#042 – Integriosity – RENEW—Keep First Things First—Righteousness—More than “Do the Right Thing”

ESSENCE: Faithfully “doing right” requires considering more than just WHAT you do. It requires also considering HOW you do it and WHY you are doing it. Faithfully “doing right” requires doing the right thing, in the right way and for the right reasons.

The goal of faith-driven leaders should be for their organizations to faithfully “do right”, and we believe faithfully “doing right” is much more than the WHAT of “doing the right thing”–it also requires a faithful HOW and a faithful WHY.

Faithfully “Doing Right” in an Organization Is More than “Doing the Right Thing”

It is not uncommon for an organizational leader to call people to “do the right thing”.  After all, the alternative is pretty unappealing–“do the wrong thing”.  Treat our customers poorly? Break the law?  Violate our contracts?  The Bible is pretty clear that doing the right thing is important: “So whoever knows the right thing to do and fails to do it, for him it is sin.” (James 4:17 ESV)

But we believe faithfully “doing right” requires considering more than just WHAT you do.  It requires also considering HOW you do it and WHY you are doing it.  For example:

  • HOW:  An employee can do the right thing (meet a sales target, increase profit, secure a customer) in a way that would not look like faithfully “doing right”.  Righteous targets and goals can be achieved through means that are unethical or even illegal, such as through deception or bribes.  They can also be achieved in ways that are uncaring or even exploitive or hurtful to other people (whether customers, fellow employees, vendors or suppliers), communities or creation.  HOW matters!
  • WHY:  It is also possible to do the right thing, in the right way for all the wrong reasons.  Rick Warren wrote “Integrity is uncorrupted motivation. It means you do the right thing, and you do it for the right reason.”  Doing the right thing” in an organization ultimately means furthering the ultimate purpose of the organization.  In “business as usual”, the purpose of the organization is to maximize profit, which means that, at the end of the day, “doing the right thing” means furthering Profit as Purpose. Achieving sales goals by treating salespeople well is doing the right thing in the right way, but if the salespeople are treated well solely to meet the target, then they were not treated well for the right reasons.  They were manipulated and used as tools toward the goal (which might be the organization’s goal or a personal goal of leaders, such as earning a bonus).  As we explored in the last post, faithfully “doing right” means living out our God-given purpose by living generously through loving others and stewarding creation.   In his book For Goodness Sake, Chris Houston says “Do the right thing for its own sake and not because rational economics says we might have something to gain from doing so.WHY matters for humans and organizations!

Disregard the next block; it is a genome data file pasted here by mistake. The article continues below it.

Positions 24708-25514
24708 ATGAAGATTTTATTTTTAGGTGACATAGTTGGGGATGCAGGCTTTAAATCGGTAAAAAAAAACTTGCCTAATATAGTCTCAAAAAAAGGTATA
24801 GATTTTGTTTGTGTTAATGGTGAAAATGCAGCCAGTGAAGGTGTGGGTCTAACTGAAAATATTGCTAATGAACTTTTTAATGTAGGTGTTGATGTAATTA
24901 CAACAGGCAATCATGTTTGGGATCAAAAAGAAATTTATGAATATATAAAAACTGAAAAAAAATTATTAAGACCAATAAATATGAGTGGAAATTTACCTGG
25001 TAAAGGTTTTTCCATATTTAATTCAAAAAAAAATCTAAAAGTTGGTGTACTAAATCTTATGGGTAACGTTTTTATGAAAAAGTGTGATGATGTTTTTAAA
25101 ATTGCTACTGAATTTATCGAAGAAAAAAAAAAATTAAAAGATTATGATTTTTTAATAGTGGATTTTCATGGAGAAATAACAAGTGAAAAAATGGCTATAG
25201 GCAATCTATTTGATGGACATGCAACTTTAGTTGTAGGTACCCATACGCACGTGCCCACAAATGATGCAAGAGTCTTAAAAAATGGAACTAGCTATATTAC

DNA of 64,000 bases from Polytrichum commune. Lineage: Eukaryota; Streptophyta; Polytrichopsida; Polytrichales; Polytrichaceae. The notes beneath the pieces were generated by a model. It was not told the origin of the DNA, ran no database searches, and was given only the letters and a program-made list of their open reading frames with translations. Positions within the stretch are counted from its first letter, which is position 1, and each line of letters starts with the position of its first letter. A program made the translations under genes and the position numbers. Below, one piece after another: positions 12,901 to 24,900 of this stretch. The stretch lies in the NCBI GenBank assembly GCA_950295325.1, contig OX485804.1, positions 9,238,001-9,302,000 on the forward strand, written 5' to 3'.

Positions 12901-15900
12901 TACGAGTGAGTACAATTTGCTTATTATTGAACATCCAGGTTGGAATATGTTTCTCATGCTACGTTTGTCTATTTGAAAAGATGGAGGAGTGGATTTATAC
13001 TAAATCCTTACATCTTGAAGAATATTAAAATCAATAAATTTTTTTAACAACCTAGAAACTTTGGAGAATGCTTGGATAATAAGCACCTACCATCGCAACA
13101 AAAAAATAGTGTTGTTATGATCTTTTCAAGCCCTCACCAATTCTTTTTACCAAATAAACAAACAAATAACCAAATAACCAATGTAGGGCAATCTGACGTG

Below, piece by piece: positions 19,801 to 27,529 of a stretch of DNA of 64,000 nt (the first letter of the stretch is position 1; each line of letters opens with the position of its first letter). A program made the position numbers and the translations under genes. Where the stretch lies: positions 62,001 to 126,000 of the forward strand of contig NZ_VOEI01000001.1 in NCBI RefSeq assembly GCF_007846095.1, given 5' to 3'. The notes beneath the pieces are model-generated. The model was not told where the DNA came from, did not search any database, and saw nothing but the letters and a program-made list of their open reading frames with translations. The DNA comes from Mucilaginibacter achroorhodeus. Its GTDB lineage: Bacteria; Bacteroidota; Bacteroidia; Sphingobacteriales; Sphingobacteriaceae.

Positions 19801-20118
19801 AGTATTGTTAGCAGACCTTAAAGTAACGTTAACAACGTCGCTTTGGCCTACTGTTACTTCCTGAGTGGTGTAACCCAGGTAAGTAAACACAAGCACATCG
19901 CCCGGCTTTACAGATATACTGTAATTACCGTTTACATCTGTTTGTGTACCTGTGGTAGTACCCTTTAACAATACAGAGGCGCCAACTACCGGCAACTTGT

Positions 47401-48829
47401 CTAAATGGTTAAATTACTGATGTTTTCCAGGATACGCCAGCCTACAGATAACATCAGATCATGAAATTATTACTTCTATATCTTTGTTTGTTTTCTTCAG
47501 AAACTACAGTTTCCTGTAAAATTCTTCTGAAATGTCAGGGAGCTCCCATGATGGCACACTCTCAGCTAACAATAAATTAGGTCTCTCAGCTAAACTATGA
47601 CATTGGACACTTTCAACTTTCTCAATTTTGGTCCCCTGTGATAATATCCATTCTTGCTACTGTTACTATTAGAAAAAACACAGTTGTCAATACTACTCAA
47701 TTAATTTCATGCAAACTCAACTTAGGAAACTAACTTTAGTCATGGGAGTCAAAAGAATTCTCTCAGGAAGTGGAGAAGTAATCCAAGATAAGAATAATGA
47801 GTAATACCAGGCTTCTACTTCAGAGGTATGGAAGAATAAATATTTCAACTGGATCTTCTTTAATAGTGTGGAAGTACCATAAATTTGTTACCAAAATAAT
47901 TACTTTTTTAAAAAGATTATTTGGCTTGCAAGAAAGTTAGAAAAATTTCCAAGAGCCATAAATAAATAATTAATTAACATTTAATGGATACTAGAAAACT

`{`Jesus`}` always did the right thing in the right way at the right time for the right reason. (Kenneth Boa and John Alan Turner)

We believe doing the right thing, in the right way and for the right reasons is actually following in the Way of Jesus.  In their book The 52 Greatest Stories of the Bible, Kenneth Boa and John Alan Turner observe in talking about Jesus “He always did the right thing in the right way at the right time for the right reason. He was the most righteous human being of all time.

You will note that Boa and Turner add a fourth dimension of “doing right”–WHEN–“at the right time”.  In fact, a misguided WHEN is at the core of the Side Road of Interimizing.  We think it is sufficient to remember the words of Dr. Martin Luther King, Jr.: The time is always right to do the right thing.


SPOILER ALERT:  In the first step of the Integriosity journey–RENEW–we will explain several key Mind-Shifts of faithfully “doing right” that involve “Keeping First Things First” in the areas of WHAT, WHO, WHY, HOW and WHEN.

PERSONAL NOTE (from PM):  The importance and rarity of an organization emphasizing “for the right reasons” was highlighted for me at a breakfast several years ago.  I was meeting with a friend who was committed to doing his job faithfully.  He also worked for a corporation led by a faith-driven leader.  My friend shared that the business was unlike any he had worked for in the past because the CEO emphasized not only “do the right thing” but also “in the right way” (and he had worked for businesses in which “in the right way” was not a priority).  After I shared my belief about the importance of a trifecta–adding “for the right reasons”–I could see a lightbulb go off in his head.  Exploring WHY had never occurred to him, but it became obvious.  He had always assumed that “Profit as Purpose” was always the WHY for business.

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